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   Quality Standards Outlook

The Quality Highway

Recent quality requirements changes
will cause some bumps in the road.

by Jim Mroz

December 1997 proved a busy month for quality requirement developments. A new edition of the IASG Sanctioned QS-9000 Interpretations was issued Dec. 1. On Dec. 19, Chrysler sent a letter to about 1,400 tooling and equipment suppliers establishing requirements for complying to the Quality System Requirements Tooling and Equipment Supplement. Chrysler’s letter went out 12 days before General Motors’ QS-9000 registration deadline for Tier 1 suppliers.

In addition to these events, three ongoing developments also will affect the automotive industry:

  Four task groups of Technical Committee 176 continue to work on first drafts of ISO 9001:2000 and ISO 9004:2000, which are expected to circulate as committee drafts by July 1998.

  An automotive-sector task group is working on a type 2 technical report draft linking automotive quality requirements to ISO 9001, which may circulate within TC 176 before the end of 1998.

  The QS-9000 task force continues to build consensus on a third edition of QS-9000, which may be available by the time you read this.

The standards drafts, International Automotive Sector Group interpretations and Chrysler’s TE supplier requirements indicate a widening of registration and quality system requirements. Widening the highway is not necessarily bad, but the construction phase is bound to be bumpy.

Effective April 1, 1998, the new IASG interpretations includes 37 new and 15 revised QS-9000 interpretations. These changes reinforce and/or clarify requirements for production part approval proc-ess, accreditor oversight of registrars, registration and auditing practices, and other areas covered by QS-9000. Companies and auditors will have to make sure none of the changes affect their quality systems or the way they are audited and make any required adjustments before April.

The interpretations remove some confusion within the QS-9000 requirements without affecting a quality system’s required flexibility. They permit registration requirements to expand beyond the Big Three’s Tier 1 suppliers and also might expose some ambiguous practices that got by in the past. If your company is registered but hasn’t yet obtained the new interpretations, call AIAG at (248) 358-3570.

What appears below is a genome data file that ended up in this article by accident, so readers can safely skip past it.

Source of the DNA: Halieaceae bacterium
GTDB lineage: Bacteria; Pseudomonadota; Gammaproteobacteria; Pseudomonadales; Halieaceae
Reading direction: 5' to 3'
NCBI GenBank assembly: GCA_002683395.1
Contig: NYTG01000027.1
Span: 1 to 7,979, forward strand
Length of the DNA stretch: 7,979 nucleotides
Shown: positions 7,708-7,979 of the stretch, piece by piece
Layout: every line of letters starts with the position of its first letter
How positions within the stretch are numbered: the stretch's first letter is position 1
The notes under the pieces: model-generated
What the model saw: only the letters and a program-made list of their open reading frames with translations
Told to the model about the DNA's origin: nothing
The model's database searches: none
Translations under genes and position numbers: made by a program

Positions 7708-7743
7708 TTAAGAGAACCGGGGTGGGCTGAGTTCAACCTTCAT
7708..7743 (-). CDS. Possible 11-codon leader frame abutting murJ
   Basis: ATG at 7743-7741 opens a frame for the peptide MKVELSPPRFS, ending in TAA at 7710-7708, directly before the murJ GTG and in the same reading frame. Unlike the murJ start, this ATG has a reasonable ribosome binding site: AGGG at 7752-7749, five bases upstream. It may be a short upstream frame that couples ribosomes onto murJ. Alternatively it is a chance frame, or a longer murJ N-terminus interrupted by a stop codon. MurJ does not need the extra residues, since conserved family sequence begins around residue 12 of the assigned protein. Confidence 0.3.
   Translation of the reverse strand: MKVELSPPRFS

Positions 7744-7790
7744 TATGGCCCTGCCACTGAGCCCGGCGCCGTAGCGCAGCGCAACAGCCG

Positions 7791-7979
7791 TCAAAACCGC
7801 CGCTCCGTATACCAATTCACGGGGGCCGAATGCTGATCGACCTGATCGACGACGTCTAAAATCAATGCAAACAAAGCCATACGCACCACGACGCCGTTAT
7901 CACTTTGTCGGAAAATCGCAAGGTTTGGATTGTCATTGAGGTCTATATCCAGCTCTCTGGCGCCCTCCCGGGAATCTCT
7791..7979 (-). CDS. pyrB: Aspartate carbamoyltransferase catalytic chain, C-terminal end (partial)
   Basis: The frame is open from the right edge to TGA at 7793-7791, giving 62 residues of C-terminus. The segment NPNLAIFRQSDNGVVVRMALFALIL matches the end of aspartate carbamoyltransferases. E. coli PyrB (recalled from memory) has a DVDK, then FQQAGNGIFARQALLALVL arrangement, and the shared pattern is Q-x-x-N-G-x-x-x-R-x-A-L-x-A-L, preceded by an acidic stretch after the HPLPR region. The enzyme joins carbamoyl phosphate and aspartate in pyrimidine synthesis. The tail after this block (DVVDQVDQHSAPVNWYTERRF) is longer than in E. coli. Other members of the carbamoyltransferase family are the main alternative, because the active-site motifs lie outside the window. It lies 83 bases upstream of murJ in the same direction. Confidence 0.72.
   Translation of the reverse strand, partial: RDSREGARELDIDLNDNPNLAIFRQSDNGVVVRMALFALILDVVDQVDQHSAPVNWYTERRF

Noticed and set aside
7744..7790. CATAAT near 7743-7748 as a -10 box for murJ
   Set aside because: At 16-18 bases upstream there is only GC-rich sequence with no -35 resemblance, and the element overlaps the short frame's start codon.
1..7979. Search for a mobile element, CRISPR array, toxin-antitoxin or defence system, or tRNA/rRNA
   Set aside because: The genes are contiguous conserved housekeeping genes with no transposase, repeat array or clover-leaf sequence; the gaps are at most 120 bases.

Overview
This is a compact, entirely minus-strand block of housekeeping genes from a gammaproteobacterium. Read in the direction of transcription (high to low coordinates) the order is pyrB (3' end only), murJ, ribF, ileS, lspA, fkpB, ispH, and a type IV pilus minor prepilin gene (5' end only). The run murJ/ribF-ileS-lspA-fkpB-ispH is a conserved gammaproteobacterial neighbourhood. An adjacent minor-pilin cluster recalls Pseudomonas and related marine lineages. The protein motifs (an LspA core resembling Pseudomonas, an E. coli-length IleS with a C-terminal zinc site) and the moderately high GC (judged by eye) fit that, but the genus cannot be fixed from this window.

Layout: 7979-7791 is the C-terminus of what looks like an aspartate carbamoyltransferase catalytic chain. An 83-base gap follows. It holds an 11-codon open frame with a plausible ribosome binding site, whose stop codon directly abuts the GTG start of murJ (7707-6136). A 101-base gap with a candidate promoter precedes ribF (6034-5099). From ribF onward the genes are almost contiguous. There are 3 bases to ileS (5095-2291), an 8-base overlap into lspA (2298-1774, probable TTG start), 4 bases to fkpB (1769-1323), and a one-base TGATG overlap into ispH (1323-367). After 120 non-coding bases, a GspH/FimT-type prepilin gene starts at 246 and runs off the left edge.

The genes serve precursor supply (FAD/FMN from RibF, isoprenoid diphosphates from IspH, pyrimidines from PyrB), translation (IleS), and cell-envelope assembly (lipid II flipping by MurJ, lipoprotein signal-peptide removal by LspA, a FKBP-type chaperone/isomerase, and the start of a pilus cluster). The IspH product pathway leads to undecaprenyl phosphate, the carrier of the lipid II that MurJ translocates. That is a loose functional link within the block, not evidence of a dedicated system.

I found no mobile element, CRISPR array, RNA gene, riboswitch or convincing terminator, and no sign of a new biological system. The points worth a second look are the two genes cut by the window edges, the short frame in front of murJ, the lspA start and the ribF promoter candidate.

The TE Supplement modifies QS-9000’s requirements and focuses on enhancing the reliability and maintainability of tools and equipment used by the Big Three. A TE supplier’s quality system will benefit from the guidance within the Reliability and Maintainability Guideline, which is referenced throughout the TE Supplement. The supplement’s reliance on the guideline has increased interest in guideline revisions underway. Work on a second edition of the TE Supplement is expected to begin soon and may result in more sector-specific R&M guidance.

     As for Chrysler’s letter, suppliers had until Feb. 27, 1998, to respond to the company’s decision to “add a new lane” for 1,400 TE suppliers. They must achieve TE Supplement registration by July 31, 2000.

Chrysler’s decision to use the supplement for registration purposes may result in construction bottlenecks, particularly because ISO permission to use an ISO 9001/9002 certificate of registration to indicate QS-9000 conformance doesn’t extend to the TE Supplement. Chrysler will have to obtain approval from ISO and the accreditation bodies to establish a system for qualifying registrars for the TE Supplement.

Last August, Ford targeted 600 key TE suppliers for ISO 9001/9002 registration rather than TE Supplement registration; these suppliers demonstrated use of the R&M Guideline within their quality systems. Chrysler decided to pursue a TE Supplement registration scheme despite Ford’s reservations for doing so.

Only GM has yet to set quality system requirements for its TE suppliers, although experts predict that the final tire will hit the road soon. For now, GM is maintaining its post-Tier 1 deadline policy. If a GM supplier is still in the registration process, GM will put that supplier on “new business hold,” according to Dan Jankowski of GM-NAO Communications. However, if a    supplier shows no signs of pursuing registration, it shouldn’t consider bidding on new business, says Jankowski. Yet only about half of GM’s Tier 1 suppliers were registered by January. With 2,000 TE suppliers entering the highway, unregistered Tier 1 suppliers had better catch up with the traffic or they’ll be facing an exit     ramp soon.


About the author

Jim Mroz is senior editor of The Informed Outlook, a twice-monthly newsletter providing information and guidance on ISO 9000, QS-9000 and  ISO 14000, published by INFORM       (International Forum for Management   Systems Inc.), 15913 Edgewood Drive, Montclair, VA  22026; telephone (703) 680-1436, fax (703) 680-1356 and e-mail jmroz@quality


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